Poland suffers second mine explosion in a week

Ten miners are trapped following an explosion in southern Poland, the second such incident in days

Contact with 10 miners was lost at the Zofiowka coal mine in southern Poland following an explosion in the early hours of Saturday, Polish media reported, citing officials. A total of 52 workers were in the area affected by the explosion – 42 were able to escape on their own.

The incident was reportedly caused by a release of methane. The incident happened at a depth of about 900 meters, according to local sources. A total of 30 rescuers in six teams have been dispatched to the mine, said JSW, the company that operates the facility. It is unknown at this time if there are any casualties.

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The incident comes just days after a series of explosions at another mine operated by JSW – Pniowek Coal Mine in the same region. The initial emergency occurred in the early hours of Wednesday and was followed by another explosion a few hours later. Five miners were killed and 25 injured, authorities said at the time.

On Thursday evening, other explosions hit the Pniowek mine, injuring 10 rescue workers. Authorities withdrew response teams and temporarily cordoned off the area of ​​the explosions to prevent further explosions.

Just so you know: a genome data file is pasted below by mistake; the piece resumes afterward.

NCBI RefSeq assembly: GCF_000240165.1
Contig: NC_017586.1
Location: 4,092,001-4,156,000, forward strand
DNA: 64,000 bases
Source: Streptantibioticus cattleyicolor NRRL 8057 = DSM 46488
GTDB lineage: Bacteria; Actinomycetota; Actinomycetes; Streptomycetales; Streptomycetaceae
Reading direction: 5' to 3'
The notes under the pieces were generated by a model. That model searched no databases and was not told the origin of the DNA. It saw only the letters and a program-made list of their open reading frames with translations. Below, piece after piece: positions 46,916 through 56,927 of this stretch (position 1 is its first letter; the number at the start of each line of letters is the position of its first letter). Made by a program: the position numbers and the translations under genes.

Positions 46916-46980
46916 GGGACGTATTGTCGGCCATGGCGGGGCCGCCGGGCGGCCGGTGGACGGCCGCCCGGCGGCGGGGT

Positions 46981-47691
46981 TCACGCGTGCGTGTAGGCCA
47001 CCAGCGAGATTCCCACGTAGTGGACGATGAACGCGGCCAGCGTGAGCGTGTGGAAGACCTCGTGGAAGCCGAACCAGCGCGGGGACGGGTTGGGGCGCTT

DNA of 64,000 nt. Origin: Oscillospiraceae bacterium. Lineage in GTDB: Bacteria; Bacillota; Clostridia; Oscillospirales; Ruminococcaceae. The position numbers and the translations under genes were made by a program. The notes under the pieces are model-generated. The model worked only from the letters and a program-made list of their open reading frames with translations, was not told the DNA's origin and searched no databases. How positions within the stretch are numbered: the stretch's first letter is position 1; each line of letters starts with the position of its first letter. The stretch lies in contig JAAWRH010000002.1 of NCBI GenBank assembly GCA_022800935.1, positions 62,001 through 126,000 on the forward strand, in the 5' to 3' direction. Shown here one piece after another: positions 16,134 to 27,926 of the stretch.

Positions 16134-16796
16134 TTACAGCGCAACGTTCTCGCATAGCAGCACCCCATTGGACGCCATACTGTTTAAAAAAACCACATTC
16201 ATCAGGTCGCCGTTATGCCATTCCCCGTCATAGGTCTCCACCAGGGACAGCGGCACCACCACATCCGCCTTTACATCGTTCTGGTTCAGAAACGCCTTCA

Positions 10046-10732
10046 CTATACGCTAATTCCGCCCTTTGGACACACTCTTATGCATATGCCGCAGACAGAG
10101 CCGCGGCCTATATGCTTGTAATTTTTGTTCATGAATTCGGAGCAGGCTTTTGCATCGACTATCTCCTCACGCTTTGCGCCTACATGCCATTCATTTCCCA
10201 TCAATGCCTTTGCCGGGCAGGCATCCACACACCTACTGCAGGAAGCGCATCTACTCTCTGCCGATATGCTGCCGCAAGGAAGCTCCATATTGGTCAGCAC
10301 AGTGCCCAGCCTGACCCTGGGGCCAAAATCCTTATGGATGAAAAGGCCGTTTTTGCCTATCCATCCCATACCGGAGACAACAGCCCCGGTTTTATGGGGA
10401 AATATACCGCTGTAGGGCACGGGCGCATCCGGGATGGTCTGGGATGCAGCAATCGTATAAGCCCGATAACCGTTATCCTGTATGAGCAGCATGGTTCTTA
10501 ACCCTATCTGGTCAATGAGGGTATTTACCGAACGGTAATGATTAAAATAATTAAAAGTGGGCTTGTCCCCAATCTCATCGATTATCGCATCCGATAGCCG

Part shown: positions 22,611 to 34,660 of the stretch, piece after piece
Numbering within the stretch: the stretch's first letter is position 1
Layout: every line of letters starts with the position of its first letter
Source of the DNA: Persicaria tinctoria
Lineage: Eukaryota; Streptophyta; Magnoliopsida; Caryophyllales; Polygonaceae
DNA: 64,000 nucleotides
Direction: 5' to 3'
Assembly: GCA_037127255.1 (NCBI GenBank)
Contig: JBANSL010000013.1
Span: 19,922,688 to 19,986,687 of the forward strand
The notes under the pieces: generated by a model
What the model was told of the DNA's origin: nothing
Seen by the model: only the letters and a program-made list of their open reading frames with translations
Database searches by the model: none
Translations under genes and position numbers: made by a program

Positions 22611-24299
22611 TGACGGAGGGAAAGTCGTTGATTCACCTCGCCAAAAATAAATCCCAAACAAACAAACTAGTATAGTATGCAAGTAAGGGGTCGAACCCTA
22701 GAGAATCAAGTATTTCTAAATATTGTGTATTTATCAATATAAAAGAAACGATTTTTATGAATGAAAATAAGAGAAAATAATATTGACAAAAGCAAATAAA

Tomasz Cudny, the head of the mine, called him a “very difficult decision” as the missing seven miners are believed to still be in the area that is about to be cordoned off. It would be unreasonable to continue the operation under these conditions, he added.

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FILE PHOTO © Gajsky Mining and Processing Plant
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“It would be very risky and very irresponsible to send them to such a dangerous area,” Cudny said. Thursday’s explosion injured seven people, three of them in serious condition. The series of explosions would be the worst incident ever for the Pniowek mine, which was built in the 1960s.

Poland mainly depends on coal for electricity generation, accounting for more than 40% of its total energy consumption in 2020, according to the International Energy Agency (IEA). The country is the EU’s second largest coal producer behind Germany. It imported coal from Russia to meet its energy needs. Recently, however, Warsaw announced it would cut off fuel imports from Russia by May, after the EU introduced restrictions due to Moscow’s ongoing military offensive in Ukraine.


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